Horse near Milaca confirmed to have West Nile Virus

Dr. James Winters became concerned after making a house-call Thursday, July 28, to see a horse on a farm southeast of Milaca near Bock.
“The horse was showing classic signs of West Nile virus,” Winters said.
Winters, a veterinarian who practices out of his home near Oak Park in Benton County, took blood samples from the horse and sent the samples National Veterinary Services Laboratories in Ames, Iowa. Winters received confirmation from the lab on Tuesday, Aug. 2, that the horse had contracted West Nile virus.
A second case of West Nile virus was also confirmed in Minnesota on Aug. 2, according to the Minnesota Board of Animal Health. An unvaccinated horse in Winthrop, Minnesota – in Sibley County – tested positive for West Nile virus and is severely ill, according to Michael Crusan, communications director for the Minnesota Board of Animal Health.
In regard to the Milaca-area case, Winters said he also heard from a person that three crows were found dead on the side of the road.
“Crows generally are not found dead on a road. Their deaths suggest to me that West Nile virus is circulating quite wildly,” Winters said.
The case in Winthrop is the first confirmed case of 2016 affecting a Minnesota horse, Crusan said. The Minnesota Board of Animal Health had not received lab results regarding the Milaca horse, but the agency confirmed the horse contracted West Nile virus based on its symptoms, Crusan said.
Winters returned to the Milaca-area farm on Wednesday, Aug. 3, to tell the horse’s owners that the animal was diagnosed as positive for West Nile virus. He gave the horse a check-up while he was there.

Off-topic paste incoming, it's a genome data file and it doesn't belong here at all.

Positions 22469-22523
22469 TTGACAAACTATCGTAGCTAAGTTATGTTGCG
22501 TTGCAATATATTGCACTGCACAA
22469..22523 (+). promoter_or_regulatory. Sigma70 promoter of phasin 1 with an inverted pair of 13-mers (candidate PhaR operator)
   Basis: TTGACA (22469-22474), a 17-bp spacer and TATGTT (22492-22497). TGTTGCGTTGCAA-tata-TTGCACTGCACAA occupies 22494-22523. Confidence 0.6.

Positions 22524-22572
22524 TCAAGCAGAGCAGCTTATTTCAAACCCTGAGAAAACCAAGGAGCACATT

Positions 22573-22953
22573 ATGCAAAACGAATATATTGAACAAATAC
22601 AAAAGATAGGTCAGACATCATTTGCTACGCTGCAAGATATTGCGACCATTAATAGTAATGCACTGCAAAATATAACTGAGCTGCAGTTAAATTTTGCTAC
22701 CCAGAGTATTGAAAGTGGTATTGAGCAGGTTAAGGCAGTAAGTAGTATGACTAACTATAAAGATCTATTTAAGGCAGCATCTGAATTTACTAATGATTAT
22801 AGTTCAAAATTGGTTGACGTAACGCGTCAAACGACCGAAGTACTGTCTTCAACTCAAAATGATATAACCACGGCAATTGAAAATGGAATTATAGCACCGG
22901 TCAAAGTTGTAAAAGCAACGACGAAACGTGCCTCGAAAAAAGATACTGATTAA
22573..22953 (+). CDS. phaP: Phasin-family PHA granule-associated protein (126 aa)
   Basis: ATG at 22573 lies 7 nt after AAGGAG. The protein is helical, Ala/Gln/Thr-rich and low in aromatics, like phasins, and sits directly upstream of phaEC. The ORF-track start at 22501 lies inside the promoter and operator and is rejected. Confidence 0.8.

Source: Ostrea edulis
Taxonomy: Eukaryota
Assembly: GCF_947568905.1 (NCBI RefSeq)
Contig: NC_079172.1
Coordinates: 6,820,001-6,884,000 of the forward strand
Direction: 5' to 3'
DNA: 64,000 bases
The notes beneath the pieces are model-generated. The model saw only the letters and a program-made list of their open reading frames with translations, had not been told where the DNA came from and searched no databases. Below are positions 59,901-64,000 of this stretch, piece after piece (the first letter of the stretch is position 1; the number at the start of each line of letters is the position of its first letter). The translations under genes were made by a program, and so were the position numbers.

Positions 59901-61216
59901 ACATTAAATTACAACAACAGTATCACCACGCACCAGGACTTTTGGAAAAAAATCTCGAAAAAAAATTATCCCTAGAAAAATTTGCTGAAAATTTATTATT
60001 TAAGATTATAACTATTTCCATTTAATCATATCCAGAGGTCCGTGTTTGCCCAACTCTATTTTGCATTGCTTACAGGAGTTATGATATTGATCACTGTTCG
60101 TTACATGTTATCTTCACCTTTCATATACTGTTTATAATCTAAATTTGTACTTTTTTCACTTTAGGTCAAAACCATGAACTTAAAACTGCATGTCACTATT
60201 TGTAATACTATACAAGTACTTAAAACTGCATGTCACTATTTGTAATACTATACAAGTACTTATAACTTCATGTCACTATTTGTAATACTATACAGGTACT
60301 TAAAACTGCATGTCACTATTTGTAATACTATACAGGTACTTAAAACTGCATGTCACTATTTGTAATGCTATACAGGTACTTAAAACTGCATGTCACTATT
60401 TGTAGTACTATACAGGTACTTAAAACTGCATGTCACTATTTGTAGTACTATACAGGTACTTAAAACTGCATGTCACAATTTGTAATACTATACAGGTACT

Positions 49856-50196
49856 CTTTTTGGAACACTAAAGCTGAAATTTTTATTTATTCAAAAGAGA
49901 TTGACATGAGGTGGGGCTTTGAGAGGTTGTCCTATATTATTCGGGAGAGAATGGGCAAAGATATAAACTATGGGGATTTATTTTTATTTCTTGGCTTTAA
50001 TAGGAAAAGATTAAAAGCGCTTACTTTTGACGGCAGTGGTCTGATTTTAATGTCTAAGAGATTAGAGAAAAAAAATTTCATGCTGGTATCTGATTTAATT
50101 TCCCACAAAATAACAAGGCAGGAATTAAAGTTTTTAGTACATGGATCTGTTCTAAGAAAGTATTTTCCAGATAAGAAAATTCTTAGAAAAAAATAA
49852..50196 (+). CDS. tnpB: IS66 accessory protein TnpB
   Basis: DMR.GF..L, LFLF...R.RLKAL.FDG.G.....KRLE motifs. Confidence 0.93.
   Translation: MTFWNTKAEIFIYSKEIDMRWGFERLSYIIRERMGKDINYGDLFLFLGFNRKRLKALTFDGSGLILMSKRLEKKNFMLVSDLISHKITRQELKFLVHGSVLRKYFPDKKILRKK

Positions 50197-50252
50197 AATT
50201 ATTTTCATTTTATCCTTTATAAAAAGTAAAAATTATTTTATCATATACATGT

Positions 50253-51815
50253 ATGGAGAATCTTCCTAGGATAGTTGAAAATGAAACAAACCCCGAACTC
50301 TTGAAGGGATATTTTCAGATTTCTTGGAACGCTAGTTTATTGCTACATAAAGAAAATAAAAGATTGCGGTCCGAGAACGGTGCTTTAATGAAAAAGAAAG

“It had not improved, but it was not worse,” Winters said.
The horse was able to get around and could eat and drink on its own.
“But it did not have full control of its rear legs,” Winters said.
West Nile virus is regularly found in the United States, and birds serve as the primary host of the disease. Infected mosquitoes can transmit the virus from birds and then carry it to horses or people, according to the Minnesota Board of Animal Health. The virus can cause encephalitis, an inflammation of the brain and spinal cord. Infected horses may or may not show neurological symptoms and many recover completely, especially with annual vaccinations.
Vaccines for horses are widely available and have been proven to be effective in preventing infection. Steps can also be taken to reduce disease risk by reducing mosquitoes, according to the Minnesota Board of Animal Health.
Winters noted that people are at risk of contracting West Nile virus, too.
“It behooves everyone to be extra careful, practice mosquito control and wear repellent,” he said.